In the first injection in a human being of macromolecules whose primary structure was developed from a religious text a French 16 year old named Adrien Locatelli describes how he paid Vector Builder $1300 to transcode verses from the Bible and the Koran into macromolecules and then injected one verse into each leg (the Bible verse was written into the DNA of an adeno-associated virus and injected into his left thigh; the Koran verse was encoded into DNA but not merged with a virus and was then injected into his right thigh).
The Bible verse caused mild, local inflammation. The Koran verse did not. Locatelli called his effort a "symbol of peace between religions and science." His only relevant experience is a one-week internship with Advanced Biosciences in Grenoble.
UCLA biochemist Sri Kosuri -- a DNA data-storage specialist -- expressed dismay at Locatelli's "experiment," calling it "unfortunate" and adding that "2018 can’t end soon enough."
Locatelli told his father about the experiment, but has not yet told his mother.
Locatelli said he matched various characters in the Hebrew alphabet to the nucleotides in order to produce a strand of DNA that corresponded to the first few verses of the Book of Genesis in the Bible. In his preprint paper he said that a similar technique was used to match individual letters in Arabic to translate the Quran to genetic code.
Locatelli said he used a technique known as recombinant adeno-associated virus (rAAV) to write the Biblical genetic code into the DNA of a virus. The DNA containing the Quranic verse was injected as a protein without the viral vector.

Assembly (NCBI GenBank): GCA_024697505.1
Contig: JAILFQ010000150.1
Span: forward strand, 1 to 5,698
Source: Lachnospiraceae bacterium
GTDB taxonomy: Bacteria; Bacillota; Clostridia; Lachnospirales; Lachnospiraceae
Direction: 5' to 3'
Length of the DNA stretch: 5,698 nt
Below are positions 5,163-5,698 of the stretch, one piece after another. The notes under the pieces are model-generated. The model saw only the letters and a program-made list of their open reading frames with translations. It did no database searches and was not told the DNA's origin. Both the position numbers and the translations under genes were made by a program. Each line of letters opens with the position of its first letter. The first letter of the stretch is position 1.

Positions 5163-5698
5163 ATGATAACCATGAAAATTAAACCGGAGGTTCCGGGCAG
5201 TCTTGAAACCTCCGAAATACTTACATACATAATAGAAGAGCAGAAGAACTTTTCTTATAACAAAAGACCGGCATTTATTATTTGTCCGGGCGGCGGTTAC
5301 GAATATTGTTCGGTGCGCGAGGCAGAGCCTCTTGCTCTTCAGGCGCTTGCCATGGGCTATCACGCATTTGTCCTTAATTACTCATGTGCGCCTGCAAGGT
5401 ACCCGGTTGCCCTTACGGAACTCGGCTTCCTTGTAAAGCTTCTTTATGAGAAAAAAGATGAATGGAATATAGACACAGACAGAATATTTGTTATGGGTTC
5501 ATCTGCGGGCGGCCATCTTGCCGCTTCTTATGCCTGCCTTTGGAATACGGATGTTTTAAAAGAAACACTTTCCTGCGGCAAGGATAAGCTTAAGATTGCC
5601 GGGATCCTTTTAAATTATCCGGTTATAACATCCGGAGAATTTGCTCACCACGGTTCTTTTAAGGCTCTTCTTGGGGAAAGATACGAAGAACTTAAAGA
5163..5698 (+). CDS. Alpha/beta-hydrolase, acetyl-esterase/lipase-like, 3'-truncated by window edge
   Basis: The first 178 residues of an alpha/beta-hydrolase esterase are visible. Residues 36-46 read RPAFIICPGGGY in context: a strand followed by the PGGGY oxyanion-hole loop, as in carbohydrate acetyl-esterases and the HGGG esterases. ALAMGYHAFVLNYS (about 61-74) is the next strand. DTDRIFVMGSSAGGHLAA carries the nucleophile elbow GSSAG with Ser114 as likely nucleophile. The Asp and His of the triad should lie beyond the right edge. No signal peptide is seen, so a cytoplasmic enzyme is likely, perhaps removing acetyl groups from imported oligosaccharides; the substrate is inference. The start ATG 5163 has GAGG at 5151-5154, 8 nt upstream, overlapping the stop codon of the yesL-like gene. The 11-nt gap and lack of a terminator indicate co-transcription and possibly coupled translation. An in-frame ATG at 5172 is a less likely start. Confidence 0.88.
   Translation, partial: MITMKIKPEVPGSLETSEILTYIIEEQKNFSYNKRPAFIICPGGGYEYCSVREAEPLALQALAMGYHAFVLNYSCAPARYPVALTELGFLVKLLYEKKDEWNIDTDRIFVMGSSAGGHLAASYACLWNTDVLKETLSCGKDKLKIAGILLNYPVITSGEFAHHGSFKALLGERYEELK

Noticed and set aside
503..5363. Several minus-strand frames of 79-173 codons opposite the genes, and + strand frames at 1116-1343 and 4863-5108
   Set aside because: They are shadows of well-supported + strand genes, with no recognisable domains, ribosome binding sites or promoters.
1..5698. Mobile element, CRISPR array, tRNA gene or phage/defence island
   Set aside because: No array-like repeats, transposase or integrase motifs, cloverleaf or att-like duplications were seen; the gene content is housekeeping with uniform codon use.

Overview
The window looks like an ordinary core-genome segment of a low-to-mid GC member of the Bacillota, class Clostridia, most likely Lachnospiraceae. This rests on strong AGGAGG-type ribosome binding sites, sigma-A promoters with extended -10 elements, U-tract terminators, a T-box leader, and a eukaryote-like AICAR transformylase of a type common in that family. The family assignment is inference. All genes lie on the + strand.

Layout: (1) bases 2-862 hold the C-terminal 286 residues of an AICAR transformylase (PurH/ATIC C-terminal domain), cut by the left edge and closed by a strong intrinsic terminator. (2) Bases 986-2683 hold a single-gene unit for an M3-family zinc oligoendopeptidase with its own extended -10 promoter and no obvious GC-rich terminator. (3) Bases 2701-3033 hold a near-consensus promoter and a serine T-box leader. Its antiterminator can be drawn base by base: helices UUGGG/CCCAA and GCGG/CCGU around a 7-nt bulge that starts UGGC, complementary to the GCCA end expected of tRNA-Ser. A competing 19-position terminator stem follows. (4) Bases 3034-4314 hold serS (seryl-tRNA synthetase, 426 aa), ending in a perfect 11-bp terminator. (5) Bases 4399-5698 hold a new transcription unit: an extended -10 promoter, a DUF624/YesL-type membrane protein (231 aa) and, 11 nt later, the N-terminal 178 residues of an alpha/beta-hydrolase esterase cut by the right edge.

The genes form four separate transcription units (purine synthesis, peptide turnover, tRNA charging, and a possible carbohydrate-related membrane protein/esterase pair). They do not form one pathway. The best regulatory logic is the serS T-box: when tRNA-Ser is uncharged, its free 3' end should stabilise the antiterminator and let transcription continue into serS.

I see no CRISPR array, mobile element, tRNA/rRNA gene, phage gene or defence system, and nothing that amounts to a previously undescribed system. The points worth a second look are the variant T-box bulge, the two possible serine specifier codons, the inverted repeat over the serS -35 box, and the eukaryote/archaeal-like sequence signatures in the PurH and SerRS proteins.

This Teen Translated a Bible Verse Into DNA and Injected It Into Himself [Daniel Oberhaus/Motherboard]
Joe Karganis writes, "This is the 'Co-Assignment Galaxy' created by David McClure. It maps the top 160K titles in the new Open Syllabus 2.0 dataset, based on the frequency with which those texts are assigned (reflected in the size of the dot) and assigned together (reflected in the location and clustering of the dots). It's […]
The Bank of England has unveiled its new £50 notes, which had been earmarked to honour a distinguished British scientist, and which will feature Alan Turing, the WWII hero who discovered many of the foundational insights to both modern computing and cryptography, and whose work with the codebreakers of Bletchley Park are widely believed to […]
The great science purge, they’ll call it one day. Donald Trump is closing science offices throughout the federal government. ‘As of June, around 85 percent of all scientific posts in the federal government, including an official scientific advisor to the President, were left unfilled,’ write the editors of I F***ing Love Science blog in an […]
Theoretically, there’s never been an easier time for marketers. The ubiquity of social media means a good word – or a good brand – can spread like wildfire with very little effort. But as limitless as the internet is, there’s a lot of competition and noise to contend with. And the vast graveyard of failed […]
They might be the shiny new thing, but AirPods aren’t for everybody. Maybe you’re looking for a new sound or you understandably lost those tiny buds during a brisk run. If so, here’s 10 headphones and earbuds that break out of the Apple mode with a return to quality and wearability. Klipsch R5 Bluetooth Neckband […]
When it comes to passwords, there’s no such thing as paranoia. You want them secure and complex, and you definitely don’t want to repeat them on all your accounts. The trouble is, the internet seems to keep growing. And so do those accounts. Just one lockout from an important email or banking site is enough […]